At first blush I would say there is little evidence of a bubble in higher education. The problem is coming from bad combinations of tuition and degree (major). If your major does not promise greater than $28,000/year in earnings, on average, the college degree you’re getting is (guaranteed) not worth it.

Now, if you go to an in-state school, in order to get a 5% return on your money, you need a salary premium of $7300/year, after tax. That’s $10,400 before tax, assuming an average tax rate of 30% (federal and state). So if you want to score a job that pays off your education, you need to earn around $40,000/year. If you go with a 10% return, you need closer to $50,000/year. This is reasonable for engineering and some science jobs, and some (not many) business majors. You won’t be getting anywhere close to this with a humanities or social science degree.

My argument is that the average college degree pays off the degree holder. But within that are some very bad choices. In the end, the individual must make careful, informed decisions. 


  1. Do you imply that everyone should go to college - because of the expected payoff? You say that the average college degree pays off, but clearly, some folk don't need no college.

    I also wonder how the ivy league and other "upper crust" schools play into the equation. Does graduating from Yale guarantee you a better job, just because your degree says Yale? Or do other factors play a role. Like you, I think it depends on your major.

    My neighbor graduated from Yale Law school and he likes to think that sets him apart, but he can't land a super job right now. I've read where the supply of lawyers outstrips demand right now, creating underemployment. (and heaven knows we don't need any more lawyers!)

    I do like your straight-forward analysis, and I will definitely apply that to my kiddos. We may even utilize community colleges for gen ed stuff, and even the first two years. Community colleges are a fantastic way to stretch your hard earned dollar.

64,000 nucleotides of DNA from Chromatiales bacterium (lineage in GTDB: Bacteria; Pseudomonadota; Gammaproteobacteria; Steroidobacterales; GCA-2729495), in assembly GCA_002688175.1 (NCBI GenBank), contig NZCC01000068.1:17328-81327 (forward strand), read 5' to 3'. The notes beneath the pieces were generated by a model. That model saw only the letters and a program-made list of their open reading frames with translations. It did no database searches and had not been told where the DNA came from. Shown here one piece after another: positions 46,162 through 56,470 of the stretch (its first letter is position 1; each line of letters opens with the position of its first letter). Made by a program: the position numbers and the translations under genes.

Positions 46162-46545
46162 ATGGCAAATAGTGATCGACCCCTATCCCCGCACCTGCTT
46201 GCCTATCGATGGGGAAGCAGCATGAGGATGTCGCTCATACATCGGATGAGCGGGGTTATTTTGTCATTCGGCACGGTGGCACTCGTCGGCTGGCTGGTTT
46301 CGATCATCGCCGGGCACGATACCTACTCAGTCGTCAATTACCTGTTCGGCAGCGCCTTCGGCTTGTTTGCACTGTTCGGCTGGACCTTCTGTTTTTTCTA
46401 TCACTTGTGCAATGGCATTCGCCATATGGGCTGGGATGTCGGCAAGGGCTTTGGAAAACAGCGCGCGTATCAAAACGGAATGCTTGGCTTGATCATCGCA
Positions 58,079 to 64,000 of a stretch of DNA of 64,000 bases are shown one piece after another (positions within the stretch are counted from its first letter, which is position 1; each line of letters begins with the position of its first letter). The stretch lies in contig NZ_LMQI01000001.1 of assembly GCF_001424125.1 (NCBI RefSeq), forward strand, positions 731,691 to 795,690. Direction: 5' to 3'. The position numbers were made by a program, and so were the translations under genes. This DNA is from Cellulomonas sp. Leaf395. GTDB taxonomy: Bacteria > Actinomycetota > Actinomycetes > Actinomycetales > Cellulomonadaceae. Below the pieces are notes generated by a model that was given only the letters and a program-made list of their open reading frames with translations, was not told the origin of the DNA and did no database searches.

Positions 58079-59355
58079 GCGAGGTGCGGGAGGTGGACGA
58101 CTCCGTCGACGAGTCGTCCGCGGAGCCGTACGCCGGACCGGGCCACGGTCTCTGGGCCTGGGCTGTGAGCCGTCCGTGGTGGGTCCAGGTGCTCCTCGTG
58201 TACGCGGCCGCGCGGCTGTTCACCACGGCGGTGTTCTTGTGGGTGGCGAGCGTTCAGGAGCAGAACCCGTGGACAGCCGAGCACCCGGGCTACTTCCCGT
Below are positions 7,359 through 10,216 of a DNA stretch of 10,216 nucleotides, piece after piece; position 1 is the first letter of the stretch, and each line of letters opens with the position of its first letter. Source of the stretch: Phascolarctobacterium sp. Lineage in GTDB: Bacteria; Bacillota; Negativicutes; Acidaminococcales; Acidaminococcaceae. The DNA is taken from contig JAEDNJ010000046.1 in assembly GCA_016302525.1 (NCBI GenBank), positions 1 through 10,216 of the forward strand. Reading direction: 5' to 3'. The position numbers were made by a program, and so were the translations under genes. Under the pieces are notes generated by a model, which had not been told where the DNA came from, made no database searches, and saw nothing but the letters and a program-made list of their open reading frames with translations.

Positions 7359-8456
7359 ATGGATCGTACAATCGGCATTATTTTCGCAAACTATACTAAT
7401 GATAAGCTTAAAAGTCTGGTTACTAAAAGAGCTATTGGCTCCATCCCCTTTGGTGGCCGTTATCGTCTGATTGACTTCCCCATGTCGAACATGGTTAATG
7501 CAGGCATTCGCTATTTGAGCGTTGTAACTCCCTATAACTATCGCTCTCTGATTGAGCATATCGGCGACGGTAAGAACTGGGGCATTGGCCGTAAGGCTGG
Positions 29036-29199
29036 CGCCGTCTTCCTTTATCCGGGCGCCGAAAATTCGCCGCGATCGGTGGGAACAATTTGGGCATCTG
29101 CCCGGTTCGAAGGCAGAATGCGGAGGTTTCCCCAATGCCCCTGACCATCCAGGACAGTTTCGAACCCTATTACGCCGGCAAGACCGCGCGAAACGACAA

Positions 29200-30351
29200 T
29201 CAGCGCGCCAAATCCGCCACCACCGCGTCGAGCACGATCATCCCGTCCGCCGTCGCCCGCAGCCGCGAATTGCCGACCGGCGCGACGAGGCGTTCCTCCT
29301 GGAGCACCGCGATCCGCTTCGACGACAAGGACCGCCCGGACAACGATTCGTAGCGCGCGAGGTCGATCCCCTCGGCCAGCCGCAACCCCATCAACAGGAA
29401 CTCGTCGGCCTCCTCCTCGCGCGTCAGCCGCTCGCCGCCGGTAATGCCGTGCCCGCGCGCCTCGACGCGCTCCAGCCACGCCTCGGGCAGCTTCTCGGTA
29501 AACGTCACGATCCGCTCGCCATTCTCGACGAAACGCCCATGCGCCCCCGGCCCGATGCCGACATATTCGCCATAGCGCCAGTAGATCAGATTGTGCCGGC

2. I definitely think that not everyone should go to college. In fact, I think something with such a high required investment should be carefully thought out. Appropriate decisions regarding the meshing of personal interests and future income must be made. But that's a very individual sort of thing.

    No my main point is to question the existence of a bubble. Using average investment and payoffs, I don't see it. At the same time, it doesn't appear that there is a great return here, unless one attends a wicked cheap school.

    The problem is I have no data on price of degree/income relationships. State schools might be in the lower half of income, and private schools might be in the upper half. I doubt that is the case, but it is possible. Although that would just have the effect of making returns more equal, and they wouldn't go up very much.

    I also think we see a lot of expensive and bad choices being made. Law school is a great example. Way more lawyers exist than are needed, and way more law schools exist than are needed.

    I think the idea of CC is excellent. In addition to the benefits you suggest, it also introduces the student to the higher learning environment so that one may test the waters cheaply and decide if they want to pursue further education.

  3. Btw, I love James Altucher's blog. Here is a very interesting commentary about what can be done post-high school instead of college:

  4. Anecdotally, I've read where many folks who graduated during the recent recession, decided to ride it out in graduate school, with hopes of landing a good job after graduating, only to find that that good job didn't exist but their loan payments certainly did.

    You say you have no info on degree/income relationships, but they publish average salaries for accountants, lawyers, doctors, etc. You can also determine what those degrees cost (roughly), no?

  5. I don't have that data right now. If I dug around I could probably get it.